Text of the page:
Municipalities pay consultants millions to perform very basic tasks, says AG

  • Auditor General Tsakani Maluleke says her office’s annual survey of South Africa’s 257 municipalities shows no improvement in the way they manage their finances.
  • Maluleke says many municipalities hire expensive consultants to do “basic” tasks like submitting tax returns.
  • His office has no idea how some of the most poorly run municipalities have spent their funds because their record keeping is non-existent.

There has been no improvement in the audits of South Africa’s municipalities, Auditor General (AG) Tsakani Maluleke has announced, with only 41 of South Africa’s 257 municipalities receiving clean audits.

Of the 41, 22 were in the Western Cape, two in Gauteng, five in the Northern Cape, four in the Eastern Cape, one in Limpopo, four in Mpumalanga and three in KwaZulu-Natal. For the fifth year in a row, not a single municipality in the Free State received a positive audit.

Meanwhile, only a quarter of municipalities have submitted their financial statements to his office on time.

“What we see looking at the results of this year’s audit is that there is no improvement in the state of transparency, accountability, performance or compliance. integrity of local government,” Maluleke said.

She said that compared to five years ago, 61 municipalities had improved their audit results, while 56 had regressed. This showed that his office’s interventions to improve financial management were not taken seriously.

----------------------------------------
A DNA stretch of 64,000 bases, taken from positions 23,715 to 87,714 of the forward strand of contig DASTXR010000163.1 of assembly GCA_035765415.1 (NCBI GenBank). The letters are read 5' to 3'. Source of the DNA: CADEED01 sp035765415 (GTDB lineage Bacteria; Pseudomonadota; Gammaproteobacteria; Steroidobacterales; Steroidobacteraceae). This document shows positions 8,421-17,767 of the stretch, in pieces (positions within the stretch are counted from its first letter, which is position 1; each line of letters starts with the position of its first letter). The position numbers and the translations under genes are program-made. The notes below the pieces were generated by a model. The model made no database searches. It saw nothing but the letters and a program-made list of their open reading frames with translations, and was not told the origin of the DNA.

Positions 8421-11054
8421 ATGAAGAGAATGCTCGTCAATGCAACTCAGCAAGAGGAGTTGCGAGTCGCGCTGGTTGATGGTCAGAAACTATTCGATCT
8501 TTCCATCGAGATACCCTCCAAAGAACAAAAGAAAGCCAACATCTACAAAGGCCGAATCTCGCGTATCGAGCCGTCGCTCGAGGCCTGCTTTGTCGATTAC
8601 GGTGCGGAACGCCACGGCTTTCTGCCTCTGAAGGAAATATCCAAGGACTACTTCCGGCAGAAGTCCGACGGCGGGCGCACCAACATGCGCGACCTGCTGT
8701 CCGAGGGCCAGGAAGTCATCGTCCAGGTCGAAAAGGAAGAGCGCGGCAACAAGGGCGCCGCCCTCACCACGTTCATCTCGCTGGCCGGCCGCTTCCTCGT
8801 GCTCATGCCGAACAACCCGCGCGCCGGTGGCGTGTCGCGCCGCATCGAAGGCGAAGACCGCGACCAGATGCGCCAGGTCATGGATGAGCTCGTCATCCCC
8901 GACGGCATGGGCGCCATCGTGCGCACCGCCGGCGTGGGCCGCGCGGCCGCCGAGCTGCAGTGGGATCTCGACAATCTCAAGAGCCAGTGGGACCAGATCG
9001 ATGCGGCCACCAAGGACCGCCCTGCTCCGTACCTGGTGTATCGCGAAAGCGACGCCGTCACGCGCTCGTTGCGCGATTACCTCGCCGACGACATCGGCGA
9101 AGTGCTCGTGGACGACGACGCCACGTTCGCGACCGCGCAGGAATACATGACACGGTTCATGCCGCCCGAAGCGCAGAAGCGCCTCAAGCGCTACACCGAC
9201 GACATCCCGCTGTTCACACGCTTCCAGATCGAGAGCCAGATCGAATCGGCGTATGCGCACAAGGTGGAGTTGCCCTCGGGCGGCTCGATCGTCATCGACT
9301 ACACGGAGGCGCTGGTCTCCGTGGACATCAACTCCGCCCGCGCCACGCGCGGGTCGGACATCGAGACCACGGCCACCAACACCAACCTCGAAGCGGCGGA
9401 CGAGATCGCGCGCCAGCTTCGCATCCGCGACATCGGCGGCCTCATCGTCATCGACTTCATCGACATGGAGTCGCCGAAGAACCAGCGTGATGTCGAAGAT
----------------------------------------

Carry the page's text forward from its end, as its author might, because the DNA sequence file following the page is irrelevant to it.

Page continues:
“There hasn’t been a lot of movement in the right direction.”

The AG said poor or non-existent record keeping again plagued many municipalities, which often employed expensive consultants to try to make sense of their finances.

At times, she said these consultants were employed to do “the essentials”, such as VAT and tax returns, even though municipalities have staff to do so.

Consultants were paid R1.26 billion to help improve municipal financial reporting, even though municipal finance units received over R10 billion in salaries.

Chris Hani Municipality in the Eastern Cape, for example, paid a consultant R34 million for VAT returns.

“You have to ask the question, where is the city manager? Where is the mayor?”

The worst of the worst

Maluleke said 25 municipalities received a disclaimer audit notice from his office, while nine did not even submit enough information for a notice to be put at risk.

A disclaimer is the worst result a municipality can receive from the AG, indicating that its financial statements are worthless.

“If you are unable to do the most basic thing of showing what you have done with public funds, it demonstrates that you have no commitment to uphold your moral obligation to serve as a steward,” said she declared.

“It shows that you have absolutely no will to drive transparency and no interest in being accountable,”

She said her office dug into the financial statements of 10 of the worst municipalities to see if they could track what they had done with their money.

For six of those municipalities, his office could not find out who was being paid or calculate the rand value of what they were spending.

“We don’t know where the money went,” she said.

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